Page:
Gauge (?), v. t. [imp. & p.
p. Gauged (?); p. pr. & vb. n.
Gauging (?)] [OF. gaugier, F. jauger, cf. OF.
gauge gauge, measuring rod, F. jauge; of uncertain
origin; perh. fr. an assumed L. qualificare to determine the
qualities of a thing (see Qualify); but cf. also F.
jalon a measuring stake in surveying, and E. gallon.]
[Written also gage.]
1. To measure or determine with a
2. To measure or to ascertain the contents or
the capacity of, as of a pipe, barrel, or keg.
3. (Mech.) To measure the dimensions
of, or to test the accuracy of the form of, as of a part of a
The vanes nicely gauged on each
4. To draw into equidistant gathers by
running a thread through it, as cloth or a garment.
5. To measure the capacity, character, or
ability of; to estimate; to judge of.
You shall not gauge me Shak.
By what we do to-night.
Gauge, n. [Written also gage.]
1. A measure; a standard of measure; an
instrument to determine dimensions, distance, or capacity; a
This plate must be a gauge to file your worm
and groove to equal breadth by. Moxon.
There is not in our hands any fixed gauge of
minds. I. Taylor.
2. Measure; dimensions; estimate.
The gauge and dimensions of misery, depression,
and contempt. Burke.
3. (Mach. & Manuf.) Any instrument for
ascertaining or regulating the dimensions or forms of things; a
templet or template; as, a button maker's gauge.
4. (Physics) Any instrument or
apparatus for measuring the state of a phenomenon, or for
ascertaining its numerical elements at any moment; -- usually applied
to some particular instrument; as, a rain gauge; a steam
5. (Naut.) (a)
Relative positions of two or more vessels with reference to the
wind; as, a vessel has the weather gauge of another when on
the windward side of it, and the lee gauge when on the lee
side of it. (b) The depth to which a
vessel sinks in the water. Totten.
6. The distance between the rails of a
☞ The standard gauge of railroads in most countries is
four feet, eight and one half inches. Wide, or broad,
gauge, in the United States, is six feet; in England, seven
feet, and generally any gauge exceeding standard gauge. Any gauge
less than standard gauge is now called narrow gauge. It varies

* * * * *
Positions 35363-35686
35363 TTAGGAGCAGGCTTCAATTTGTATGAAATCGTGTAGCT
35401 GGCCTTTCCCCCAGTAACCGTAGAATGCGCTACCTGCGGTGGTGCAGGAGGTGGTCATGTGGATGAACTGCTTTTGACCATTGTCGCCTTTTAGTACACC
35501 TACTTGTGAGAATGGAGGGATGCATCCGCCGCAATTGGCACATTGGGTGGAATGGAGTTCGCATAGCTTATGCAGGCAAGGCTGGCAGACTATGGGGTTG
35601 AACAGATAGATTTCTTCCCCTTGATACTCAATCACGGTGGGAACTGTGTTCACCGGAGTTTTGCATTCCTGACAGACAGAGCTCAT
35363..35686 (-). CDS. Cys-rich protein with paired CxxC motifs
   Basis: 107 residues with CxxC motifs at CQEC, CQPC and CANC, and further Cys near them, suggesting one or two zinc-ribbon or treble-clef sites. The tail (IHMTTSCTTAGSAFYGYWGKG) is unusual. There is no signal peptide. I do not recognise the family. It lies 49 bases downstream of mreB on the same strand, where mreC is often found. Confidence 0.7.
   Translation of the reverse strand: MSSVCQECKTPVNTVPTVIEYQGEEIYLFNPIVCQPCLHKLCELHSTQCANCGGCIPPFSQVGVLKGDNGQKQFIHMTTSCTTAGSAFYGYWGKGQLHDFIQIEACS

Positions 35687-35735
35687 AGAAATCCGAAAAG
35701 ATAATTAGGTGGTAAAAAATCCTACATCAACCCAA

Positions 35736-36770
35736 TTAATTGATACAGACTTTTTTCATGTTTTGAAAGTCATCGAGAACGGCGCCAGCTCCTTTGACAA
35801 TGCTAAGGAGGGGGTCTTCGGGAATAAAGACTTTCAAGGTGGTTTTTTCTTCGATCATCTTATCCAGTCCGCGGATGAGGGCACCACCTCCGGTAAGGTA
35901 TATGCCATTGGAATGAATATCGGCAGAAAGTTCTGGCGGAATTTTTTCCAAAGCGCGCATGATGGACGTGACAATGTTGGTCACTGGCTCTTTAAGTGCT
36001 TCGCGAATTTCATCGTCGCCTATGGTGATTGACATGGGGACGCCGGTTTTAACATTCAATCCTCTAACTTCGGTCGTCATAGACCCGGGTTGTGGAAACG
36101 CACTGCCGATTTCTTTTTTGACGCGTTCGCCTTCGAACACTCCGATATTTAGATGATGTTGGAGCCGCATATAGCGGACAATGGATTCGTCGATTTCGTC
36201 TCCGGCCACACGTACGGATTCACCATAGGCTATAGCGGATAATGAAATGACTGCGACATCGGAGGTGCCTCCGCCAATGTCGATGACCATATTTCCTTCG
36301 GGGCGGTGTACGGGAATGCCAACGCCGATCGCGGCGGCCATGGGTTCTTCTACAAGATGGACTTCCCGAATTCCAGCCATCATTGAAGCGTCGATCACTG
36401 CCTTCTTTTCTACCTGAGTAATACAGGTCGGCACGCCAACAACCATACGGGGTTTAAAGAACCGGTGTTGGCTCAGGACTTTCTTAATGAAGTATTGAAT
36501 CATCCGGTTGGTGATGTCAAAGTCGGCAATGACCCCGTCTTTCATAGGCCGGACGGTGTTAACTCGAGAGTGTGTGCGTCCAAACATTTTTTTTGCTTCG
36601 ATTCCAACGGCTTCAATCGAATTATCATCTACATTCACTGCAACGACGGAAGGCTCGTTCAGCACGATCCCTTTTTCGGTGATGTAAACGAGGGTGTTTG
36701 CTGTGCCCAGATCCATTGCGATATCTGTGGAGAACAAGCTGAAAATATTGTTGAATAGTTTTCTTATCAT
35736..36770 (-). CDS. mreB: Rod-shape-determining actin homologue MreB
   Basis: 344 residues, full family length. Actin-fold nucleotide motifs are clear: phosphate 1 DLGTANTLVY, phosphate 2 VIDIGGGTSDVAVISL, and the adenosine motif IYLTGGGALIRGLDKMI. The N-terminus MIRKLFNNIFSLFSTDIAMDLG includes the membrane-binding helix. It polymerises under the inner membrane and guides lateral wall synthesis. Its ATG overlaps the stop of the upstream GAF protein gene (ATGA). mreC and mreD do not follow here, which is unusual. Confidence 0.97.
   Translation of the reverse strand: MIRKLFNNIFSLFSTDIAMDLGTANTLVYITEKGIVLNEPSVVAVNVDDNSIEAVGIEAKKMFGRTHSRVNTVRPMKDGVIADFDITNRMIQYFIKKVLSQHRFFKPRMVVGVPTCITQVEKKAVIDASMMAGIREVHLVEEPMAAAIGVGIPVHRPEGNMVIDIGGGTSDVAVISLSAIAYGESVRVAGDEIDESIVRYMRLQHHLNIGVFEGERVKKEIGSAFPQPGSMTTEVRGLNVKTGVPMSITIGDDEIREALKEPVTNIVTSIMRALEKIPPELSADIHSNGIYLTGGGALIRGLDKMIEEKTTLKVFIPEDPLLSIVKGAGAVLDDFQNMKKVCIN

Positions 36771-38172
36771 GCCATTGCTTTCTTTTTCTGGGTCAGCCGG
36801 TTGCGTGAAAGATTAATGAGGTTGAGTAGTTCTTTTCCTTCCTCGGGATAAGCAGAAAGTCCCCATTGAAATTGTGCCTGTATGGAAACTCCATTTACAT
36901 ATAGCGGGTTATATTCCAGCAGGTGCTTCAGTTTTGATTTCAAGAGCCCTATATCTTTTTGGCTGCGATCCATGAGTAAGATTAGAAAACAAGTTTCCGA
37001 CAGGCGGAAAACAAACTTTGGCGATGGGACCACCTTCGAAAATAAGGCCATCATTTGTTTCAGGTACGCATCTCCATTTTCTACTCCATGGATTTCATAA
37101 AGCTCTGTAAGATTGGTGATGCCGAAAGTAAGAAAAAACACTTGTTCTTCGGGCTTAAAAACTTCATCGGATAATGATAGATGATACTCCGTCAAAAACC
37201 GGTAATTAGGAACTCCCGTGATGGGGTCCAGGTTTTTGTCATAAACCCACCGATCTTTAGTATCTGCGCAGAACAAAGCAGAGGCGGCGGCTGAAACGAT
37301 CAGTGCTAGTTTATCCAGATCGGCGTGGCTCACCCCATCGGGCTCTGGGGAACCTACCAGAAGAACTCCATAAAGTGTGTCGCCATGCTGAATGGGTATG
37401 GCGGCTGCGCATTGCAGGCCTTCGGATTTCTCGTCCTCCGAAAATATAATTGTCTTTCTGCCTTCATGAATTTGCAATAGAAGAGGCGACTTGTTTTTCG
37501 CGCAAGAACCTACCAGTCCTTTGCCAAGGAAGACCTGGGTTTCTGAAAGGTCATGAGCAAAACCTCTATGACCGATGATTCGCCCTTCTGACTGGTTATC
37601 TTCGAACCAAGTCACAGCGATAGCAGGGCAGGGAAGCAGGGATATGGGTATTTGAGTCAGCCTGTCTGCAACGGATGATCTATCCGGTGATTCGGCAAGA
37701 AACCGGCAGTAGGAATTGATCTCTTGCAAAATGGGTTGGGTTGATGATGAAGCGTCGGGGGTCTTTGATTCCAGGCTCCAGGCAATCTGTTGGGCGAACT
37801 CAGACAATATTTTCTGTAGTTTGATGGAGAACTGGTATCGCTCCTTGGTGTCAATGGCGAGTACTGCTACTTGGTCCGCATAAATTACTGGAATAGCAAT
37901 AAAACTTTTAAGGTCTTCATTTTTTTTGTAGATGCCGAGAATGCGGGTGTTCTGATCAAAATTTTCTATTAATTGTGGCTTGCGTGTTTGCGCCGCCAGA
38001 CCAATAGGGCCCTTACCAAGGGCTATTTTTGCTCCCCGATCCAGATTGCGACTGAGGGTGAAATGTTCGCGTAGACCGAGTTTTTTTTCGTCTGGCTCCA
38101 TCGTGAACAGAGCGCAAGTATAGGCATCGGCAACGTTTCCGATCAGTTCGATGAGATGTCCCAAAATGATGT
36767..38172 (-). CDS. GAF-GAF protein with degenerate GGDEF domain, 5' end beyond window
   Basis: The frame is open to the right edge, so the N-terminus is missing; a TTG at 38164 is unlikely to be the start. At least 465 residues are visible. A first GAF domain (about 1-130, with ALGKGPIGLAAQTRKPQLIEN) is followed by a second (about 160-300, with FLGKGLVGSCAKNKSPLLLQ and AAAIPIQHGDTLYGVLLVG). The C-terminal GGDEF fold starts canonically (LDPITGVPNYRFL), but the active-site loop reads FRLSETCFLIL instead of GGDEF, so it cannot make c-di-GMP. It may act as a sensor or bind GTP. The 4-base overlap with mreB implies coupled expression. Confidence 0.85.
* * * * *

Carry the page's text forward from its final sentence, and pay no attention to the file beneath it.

from two feet to three feet six inches.
7. (Plastering) The quantity of
plaster of Paris used with common plaster to accelerate its
8. (Building) That part of a shingle,
slate, or tile, which is exposed to the weather, when laid; also, one
course of such shingles, slates, or tiles.
Gauge of a carriage, car,
etc., the distance between the wheels; -- ordinarily called the
track. -- Gauge cock, a stop cock
used as a try cock for ascertaining the height of the water level in
a steam boiler. -- Gauge concussion
(Railroads), the jar caused by a car-wheel flange striking
the edge of the rail. -- Gauge glass, a
glass tube for a water gauge. -- Gauge lathe,
an automatic lathe for turning a round object having an irregular
profile, as a baluster or chair round, to a templet or gauge. --
Gauge point, the diameter of a cylinder whose
altitude is one inch, and contents equal to that of a unit of a given
measure; -- a term used in gauging casks, etc. -- Gauge
rod, a graduated rod, for measuring the capacity of
barrels, casks, etc. -- Gauge saw, a
handsaw, with a gauge to regulate the depth of cut.
Knight. -- Gauge stuff, a stiff and
compact plaster, used in making cornices, moldings, etc., by means of
a templet. -- Gauge wheel, a wheel at the
forward end of a plow beam, to determine the depth of the
furrow. -- Joiner's gauge, an instrument
used to strike a line parallel to the straight side of a board,
etc. -- Printer's gauge, an instrument to
regulate the length of the page. -- Rain
gauge, an instrument for measuring the quantity of rain
at any given place. -- Salt gauge, or
Brine gauge, an instrument or contrivance for
indicating the degree of saltness of water from its specific gravity,
as in the boilers of ocean steamers. -- Sea
gauge, an instrument for finding the depth of the
sea. -- Siphon gauge, a glass siphon tube,
partly filled with mercury, -- used to indicate pressure, as of
steam, or the degree of rarefaction produced in the receiver of an
air pump or other vacuum; a manometer. -- Sliding
gauge. (Mach.) (a) A templet or
pattern for gauging the commonly accepted dimensions or shape of
certain parts in general use, as screws, railway-car axles, etc.
(b) A gauge used only for testing other similar
gauges, and preserved as a reference, to detect wear of the working
gauges. (c) (Railroads) See Note
under Gauge, n., 5. -- Star
gauge (Ordnance), an instrument for measuring
the diameter of the bore of a cannon at any point of its length.
-- Steam gauge, an instrument for measuring the
pressure of steam, as in a boiler. -- Tide
gauge, an instrument for determining the height of the
tides. -- Vacuum gauge, a species of
barometer for determining the relative elasticities of the vapor in
the condenser of a steam engine and the air. -- Water
gauge. (a) A contrivance for indicating
the height of a water surface, as in a steam boiler; as by a gauge
cock or glass. (b) The height of the water
in the boiler. -- Wind gauge, an
instrument for measuring the force of the wind on any given surface;
an anemometer. -- Wire gauge, a gauge for
determining the diameter of wire or the thickness of sheet metal;
also, a standard of size. See under Wire.